For those with long memories, Scott and I worked at the Crossroads Restaurant for a decade prior to starting Affairs to Remember. I also catered the senior luncheons at The Temple — many moons ago!

Jaffe: Affairs to Remember is reputed to be an industry leader in green initiatives before other companies got on board. Some call you a visionary.
Lazarus: I became aware of the importance of sustainability in the food industry and set on a purposeful path to become Atlanta’s first Zero Waste Zone caterer. After we reached the milestone of diverting 1 million pounds of recoverable materials from Georgia landfills, the city of Atlanta officially proclaimed Tuesday, Nov. 11, 2014, as Affairs to Remember Day in recognition of our sustainability programs. It was a proud day for all of us, and we remain leaders in the nation in this regard.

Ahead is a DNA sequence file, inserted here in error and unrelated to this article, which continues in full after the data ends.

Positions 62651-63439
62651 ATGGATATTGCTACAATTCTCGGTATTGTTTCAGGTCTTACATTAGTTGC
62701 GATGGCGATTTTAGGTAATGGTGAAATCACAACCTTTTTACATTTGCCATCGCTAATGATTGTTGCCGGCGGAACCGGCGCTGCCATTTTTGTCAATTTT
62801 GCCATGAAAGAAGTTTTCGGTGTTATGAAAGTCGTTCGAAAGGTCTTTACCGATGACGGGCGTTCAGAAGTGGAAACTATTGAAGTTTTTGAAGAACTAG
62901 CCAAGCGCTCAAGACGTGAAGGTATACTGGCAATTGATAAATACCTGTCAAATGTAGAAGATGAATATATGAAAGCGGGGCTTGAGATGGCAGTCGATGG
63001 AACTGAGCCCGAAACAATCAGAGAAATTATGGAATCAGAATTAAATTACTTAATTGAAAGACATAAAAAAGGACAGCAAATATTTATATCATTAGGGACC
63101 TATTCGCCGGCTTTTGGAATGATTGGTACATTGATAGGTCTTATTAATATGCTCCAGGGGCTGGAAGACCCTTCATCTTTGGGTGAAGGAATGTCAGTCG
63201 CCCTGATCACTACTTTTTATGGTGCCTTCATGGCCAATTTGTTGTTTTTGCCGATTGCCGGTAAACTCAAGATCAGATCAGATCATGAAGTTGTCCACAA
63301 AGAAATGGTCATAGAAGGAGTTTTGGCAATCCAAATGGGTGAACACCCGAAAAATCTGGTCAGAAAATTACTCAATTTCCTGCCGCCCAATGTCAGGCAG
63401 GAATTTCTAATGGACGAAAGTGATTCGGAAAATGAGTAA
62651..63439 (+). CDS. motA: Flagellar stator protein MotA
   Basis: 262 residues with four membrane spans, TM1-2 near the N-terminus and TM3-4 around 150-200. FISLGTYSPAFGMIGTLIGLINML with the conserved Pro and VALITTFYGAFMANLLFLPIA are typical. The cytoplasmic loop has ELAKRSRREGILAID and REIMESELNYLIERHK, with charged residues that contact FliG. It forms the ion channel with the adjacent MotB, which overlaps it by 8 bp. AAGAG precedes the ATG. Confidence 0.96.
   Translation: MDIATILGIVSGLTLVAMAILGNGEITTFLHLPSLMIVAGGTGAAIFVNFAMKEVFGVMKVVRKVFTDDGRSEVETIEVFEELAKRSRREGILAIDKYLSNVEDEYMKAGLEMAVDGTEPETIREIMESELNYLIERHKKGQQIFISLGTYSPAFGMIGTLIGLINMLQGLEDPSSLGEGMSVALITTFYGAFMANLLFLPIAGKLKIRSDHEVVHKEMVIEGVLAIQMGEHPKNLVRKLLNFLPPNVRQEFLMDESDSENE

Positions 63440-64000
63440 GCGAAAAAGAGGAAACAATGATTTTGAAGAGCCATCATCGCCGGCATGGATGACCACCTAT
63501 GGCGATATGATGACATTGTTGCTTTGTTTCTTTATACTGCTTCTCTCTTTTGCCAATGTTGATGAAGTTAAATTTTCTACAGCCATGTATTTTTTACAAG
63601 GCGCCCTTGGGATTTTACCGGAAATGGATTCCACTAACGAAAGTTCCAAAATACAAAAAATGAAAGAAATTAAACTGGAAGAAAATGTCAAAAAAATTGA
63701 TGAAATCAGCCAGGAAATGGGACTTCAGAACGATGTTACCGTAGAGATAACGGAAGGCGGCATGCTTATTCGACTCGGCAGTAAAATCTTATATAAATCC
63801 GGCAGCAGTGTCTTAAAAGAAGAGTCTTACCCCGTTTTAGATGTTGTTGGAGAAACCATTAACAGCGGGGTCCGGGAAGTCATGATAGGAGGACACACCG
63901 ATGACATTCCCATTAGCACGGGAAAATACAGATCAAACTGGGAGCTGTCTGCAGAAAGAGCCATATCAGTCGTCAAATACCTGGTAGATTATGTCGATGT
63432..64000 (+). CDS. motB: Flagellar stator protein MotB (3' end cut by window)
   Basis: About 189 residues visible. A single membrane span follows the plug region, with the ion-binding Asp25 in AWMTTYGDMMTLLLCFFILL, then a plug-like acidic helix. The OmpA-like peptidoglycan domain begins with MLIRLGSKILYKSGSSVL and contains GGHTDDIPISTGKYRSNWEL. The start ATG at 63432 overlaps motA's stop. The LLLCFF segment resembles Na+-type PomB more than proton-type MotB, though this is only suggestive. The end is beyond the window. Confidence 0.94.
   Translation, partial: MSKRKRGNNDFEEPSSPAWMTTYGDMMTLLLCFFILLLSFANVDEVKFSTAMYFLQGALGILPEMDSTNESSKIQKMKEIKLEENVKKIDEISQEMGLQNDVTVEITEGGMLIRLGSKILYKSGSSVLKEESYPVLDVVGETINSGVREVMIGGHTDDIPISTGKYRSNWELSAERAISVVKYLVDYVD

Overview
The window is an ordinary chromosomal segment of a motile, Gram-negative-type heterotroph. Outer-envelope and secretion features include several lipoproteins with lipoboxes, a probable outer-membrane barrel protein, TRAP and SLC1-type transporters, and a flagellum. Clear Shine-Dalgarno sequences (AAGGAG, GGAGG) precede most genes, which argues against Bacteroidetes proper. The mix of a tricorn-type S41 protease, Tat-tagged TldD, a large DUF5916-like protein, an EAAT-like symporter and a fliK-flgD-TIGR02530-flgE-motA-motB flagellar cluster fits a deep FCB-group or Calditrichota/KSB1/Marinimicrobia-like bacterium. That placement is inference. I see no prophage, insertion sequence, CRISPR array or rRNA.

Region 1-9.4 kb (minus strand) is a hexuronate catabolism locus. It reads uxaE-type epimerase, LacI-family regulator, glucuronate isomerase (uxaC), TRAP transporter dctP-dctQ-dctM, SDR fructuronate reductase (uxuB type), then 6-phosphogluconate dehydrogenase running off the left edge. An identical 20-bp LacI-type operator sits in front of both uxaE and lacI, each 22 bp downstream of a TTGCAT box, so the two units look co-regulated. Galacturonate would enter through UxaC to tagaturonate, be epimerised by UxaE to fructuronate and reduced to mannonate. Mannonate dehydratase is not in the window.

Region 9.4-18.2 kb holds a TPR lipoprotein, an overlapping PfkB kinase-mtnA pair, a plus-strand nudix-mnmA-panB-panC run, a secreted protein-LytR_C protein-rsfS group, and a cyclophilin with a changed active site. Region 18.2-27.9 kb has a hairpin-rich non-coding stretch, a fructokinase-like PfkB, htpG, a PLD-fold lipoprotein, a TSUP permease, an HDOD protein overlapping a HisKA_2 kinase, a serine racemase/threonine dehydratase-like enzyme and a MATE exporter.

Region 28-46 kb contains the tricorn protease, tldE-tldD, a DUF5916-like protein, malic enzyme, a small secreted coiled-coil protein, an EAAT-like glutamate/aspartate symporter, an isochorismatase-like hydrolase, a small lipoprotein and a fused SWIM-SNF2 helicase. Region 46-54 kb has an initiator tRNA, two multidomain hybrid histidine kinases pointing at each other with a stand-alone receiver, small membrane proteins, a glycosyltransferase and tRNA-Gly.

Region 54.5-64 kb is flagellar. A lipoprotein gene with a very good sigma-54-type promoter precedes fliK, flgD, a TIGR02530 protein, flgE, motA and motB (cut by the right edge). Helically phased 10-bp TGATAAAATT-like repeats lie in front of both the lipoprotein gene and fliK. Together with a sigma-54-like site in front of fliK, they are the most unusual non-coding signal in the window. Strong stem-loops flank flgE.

One highlight of the master bathroom is a poster celebrating the Broadway show “The Producers” by New York Times cartoonist Al Hirschfeld. (Photo by Duane Stork)

Jaffe: How did you accumulate such magnificent art? Go ahead, name names.
Lazarus: Over the decades, we’ve had a personal relationship with Evelyn Lagerquist and Kay Bragg. Ninety percent of what you see here was collected from their eponymous gallery. Some of our favorites are Tina Stern, a local Jewish sculptor; Harold Kraus; Carol Connelly; Dale Rayburn (printmaker); Dodie Petro; Geoffrey Johnson; Billie Hightower; and Al Hirschfeld.

We mix it up, like this 1880 brandy set and urns my parents received as a wedding gift in 1926. There is art in the laundry room from the Metropolitan Museum 2002 Starving Artist Collection alongside a painting of David (1972).

For a bold, unique strategy right after 9/11 (when Manhattan was low on tourism), we flew up and made acquisitions at many of the galleries. They were happy to see us.